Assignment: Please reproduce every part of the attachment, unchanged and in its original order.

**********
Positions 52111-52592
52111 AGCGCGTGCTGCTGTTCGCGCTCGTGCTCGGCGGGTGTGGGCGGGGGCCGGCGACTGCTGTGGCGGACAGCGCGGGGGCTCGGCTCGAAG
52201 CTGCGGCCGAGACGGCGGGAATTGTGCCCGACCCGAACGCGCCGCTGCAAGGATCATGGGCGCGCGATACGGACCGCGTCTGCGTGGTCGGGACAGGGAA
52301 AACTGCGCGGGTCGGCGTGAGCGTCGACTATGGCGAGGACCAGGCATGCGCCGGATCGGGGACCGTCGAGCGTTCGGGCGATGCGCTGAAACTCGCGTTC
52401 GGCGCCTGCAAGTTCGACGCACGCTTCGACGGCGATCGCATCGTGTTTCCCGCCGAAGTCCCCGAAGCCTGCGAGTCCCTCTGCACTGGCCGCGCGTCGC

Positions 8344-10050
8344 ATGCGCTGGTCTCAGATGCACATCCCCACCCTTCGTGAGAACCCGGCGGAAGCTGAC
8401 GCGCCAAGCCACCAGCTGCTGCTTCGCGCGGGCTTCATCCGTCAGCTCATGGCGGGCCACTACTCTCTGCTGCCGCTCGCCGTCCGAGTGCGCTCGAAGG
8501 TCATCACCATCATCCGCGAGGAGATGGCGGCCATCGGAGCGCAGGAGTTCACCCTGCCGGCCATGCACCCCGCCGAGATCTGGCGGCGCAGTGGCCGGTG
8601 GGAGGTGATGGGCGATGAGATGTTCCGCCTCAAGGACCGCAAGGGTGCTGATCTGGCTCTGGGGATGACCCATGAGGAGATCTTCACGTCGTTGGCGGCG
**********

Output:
Positions 52111-52592
52111 AGCGCGTGCTGCTGTTCGCGCTCGTGCTCGGCGGGTGTGGGCGGGGGCCGGCGACTGCTGTGGCGGACAGCGCGGGGGCTCGGCTCGAAG
52201 CTGCGGCCGAGACGGCGGGAATTGTGCCCGACCCGAACGCGCCGCTGCAAGGATCATGGGCGCGCGATACGGACCGCGTCTGCGTGGTCGGGACAGGGAA
52301 AACTGCGCGGGTCGGCGTGAGCGTCGACTATGGCGAGGACCAGGCATGCGCCGGATCGGGGACCGTCGAGCGTTCGGGCGATGCGCTGAAACTCGCGTTC
52401 GGCGCCTGCAAGTTCGACGCACGCTTCGACGGCGATCGCATCGTGTTTCCCGCCGAAGTCCCCGAAGCCTGCGAGTCCCTCTGCACTGGCCGCGCGTCGC

Positions 8344-10050
8344 ATGCGCTGGTCTCAGATGCACATCCCCACCCTTCGTGAGAACCCGGCGGAAGCTGAC
8401 GCGCCAAGCCACCAGCTGCTGCTTCGCGCGGGCTTCATCCGTCAGCTCATGGCGGGCCACTACTCTCTGCTGCCGCTCGCCGTCCGAGTGCGCTCGAAGG
8501 TCATCACCATCATCCGCGAGGAGATGGCGGCCATCGGAGCGCAGGAGTTCACCCTGCCGGCCATGCACCCCGCCGAGATCTGGCGGCGCAGTGGCCGGTG
8601 GGAGGTGATGGGCGATGAGATGTTCCGCCTCAAGGACCGCAAGGGTGCTGATCTGGCTCTGGGGATGACCCATGAGGAGATCTTCACGTCGTTGGCGGCG